Does Medicare Cover Outpatient Infusion Therapy?
Yes, Medicare does cover outpatient infusion therapy, but coverage may vary depending on the specific circumstances of the patient’s condition and the type of medication(s) needed.
Medicare Part B covers medically necessary outpatient services, including some types of infusion therapy, when they are administered by a Medicare-approved healthcare provider. (Specialty Infusion accepts Medicare.) Infusion therapy must be ordered by a healthcare provider, and the provider must also document the medical necessity of the treatment. Medicare Part B also covers the necessary drugs and supplies used during infusion therapy.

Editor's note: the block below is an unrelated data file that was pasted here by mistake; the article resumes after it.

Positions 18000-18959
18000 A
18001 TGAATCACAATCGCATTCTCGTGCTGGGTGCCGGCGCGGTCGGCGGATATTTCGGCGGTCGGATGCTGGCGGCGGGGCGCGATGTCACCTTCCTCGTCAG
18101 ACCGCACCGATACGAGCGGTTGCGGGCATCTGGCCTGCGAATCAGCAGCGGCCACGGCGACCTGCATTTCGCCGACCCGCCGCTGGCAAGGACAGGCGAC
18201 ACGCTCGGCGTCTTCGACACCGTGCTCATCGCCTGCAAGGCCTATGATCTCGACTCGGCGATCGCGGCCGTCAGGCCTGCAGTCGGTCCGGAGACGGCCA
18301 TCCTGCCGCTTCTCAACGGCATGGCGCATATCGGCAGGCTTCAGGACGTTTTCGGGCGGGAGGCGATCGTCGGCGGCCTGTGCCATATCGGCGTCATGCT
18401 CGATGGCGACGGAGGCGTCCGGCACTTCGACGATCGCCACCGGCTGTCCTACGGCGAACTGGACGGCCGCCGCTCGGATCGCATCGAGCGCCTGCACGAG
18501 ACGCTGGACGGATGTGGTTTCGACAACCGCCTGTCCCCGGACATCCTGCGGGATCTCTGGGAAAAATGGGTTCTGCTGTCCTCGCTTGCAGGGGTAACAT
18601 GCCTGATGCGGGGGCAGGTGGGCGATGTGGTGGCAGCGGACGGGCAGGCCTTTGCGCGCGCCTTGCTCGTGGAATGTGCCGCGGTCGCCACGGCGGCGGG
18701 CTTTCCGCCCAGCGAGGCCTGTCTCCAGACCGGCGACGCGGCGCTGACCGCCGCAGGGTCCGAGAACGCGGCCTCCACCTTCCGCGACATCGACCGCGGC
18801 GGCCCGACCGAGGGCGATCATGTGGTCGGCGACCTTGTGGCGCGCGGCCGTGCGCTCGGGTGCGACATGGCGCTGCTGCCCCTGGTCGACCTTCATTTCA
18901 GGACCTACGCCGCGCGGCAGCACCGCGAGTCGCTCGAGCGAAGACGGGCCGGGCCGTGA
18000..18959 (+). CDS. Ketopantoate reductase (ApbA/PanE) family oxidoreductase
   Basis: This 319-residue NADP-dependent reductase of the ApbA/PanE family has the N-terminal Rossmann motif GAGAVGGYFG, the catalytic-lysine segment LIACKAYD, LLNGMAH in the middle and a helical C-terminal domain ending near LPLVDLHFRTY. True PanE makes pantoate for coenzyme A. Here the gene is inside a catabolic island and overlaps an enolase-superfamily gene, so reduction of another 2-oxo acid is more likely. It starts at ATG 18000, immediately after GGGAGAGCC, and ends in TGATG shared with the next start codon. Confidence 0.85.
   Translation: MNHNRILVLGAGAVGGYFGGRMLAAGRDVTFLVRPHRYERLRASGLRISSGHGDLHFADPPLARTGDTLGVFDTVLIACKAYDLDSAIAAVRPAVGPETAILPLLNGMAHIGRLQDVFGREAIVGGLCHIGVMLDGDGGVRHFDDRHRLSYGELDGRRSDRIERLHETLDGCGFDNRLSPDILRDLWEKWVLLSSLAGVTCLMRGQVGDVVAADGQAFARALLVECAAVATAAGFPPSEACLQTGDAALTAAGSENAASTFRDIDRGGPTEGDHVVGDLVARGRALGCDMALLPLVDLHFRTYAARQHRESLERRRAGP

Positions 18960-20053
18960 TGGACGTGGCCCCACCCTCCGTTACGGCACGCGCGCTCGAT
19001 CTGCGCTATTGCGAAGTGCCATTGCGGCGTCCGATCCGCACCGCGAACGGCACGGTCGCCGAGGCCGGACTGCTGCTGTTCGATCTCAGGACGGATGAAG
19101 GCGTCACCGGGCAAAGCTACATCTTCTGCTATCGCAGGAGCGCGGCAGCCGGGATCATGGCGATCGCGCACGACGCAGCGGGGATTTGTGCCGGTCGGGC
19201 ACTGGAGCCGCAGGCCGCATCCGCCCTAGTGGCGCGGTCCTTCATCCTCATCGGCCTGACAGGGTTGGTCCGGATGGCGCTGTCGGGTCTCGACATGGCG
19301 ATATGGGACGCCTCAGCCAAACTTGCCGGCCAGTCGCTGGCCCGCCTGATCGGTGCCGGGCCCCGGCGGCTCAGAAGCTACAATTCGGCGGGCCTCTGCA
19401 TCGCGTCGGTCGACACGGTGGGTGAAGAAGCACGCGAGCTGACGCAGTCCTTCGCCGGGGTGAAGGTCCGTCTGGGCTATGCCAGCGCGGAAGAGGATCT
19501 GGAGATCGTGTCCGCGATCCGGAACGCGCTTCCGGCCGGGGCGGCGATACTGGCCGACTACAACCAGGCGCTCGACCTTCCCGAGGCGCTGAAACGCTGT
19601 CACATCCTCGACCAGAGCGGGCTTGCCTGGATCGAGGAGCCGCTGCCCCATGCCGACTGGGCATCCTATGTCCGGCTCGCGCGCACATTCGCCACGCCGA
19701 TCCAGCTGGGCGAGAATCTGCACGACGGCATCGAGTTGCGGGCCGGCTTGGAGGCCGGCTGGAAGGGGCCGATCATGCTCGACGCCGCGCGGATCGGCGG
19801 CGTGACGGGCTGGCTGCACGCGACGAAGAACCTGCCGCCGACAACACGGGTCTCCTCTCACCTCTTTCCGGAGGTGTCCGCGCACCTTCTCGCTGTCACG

However, there may be certain limitations and conditions to Medicare coverage for outpatient infusion therapy. For example, some medications may not be covered by Medicare, and patients may need to pay a portion of the cost through coinsurance or copayment.
With that being said, if you are reading this then you are most likely already aware how confusing it can be to try and navigate this process on your own. We want you to know that you are never alone when you work with Specialty Infusion Centers. Our dedicated staff will work with your insurance to make sure you get the lowest co-pay possible according to your plan coverage.
How Often do You Need Infusion Therapy?
The frequency of infusion therapy depends on the specific condition being treated and the individual patient’s response to treatment. Some patients may require infusion therapy on a daily or weekly basis, while others may require infusions less frequently.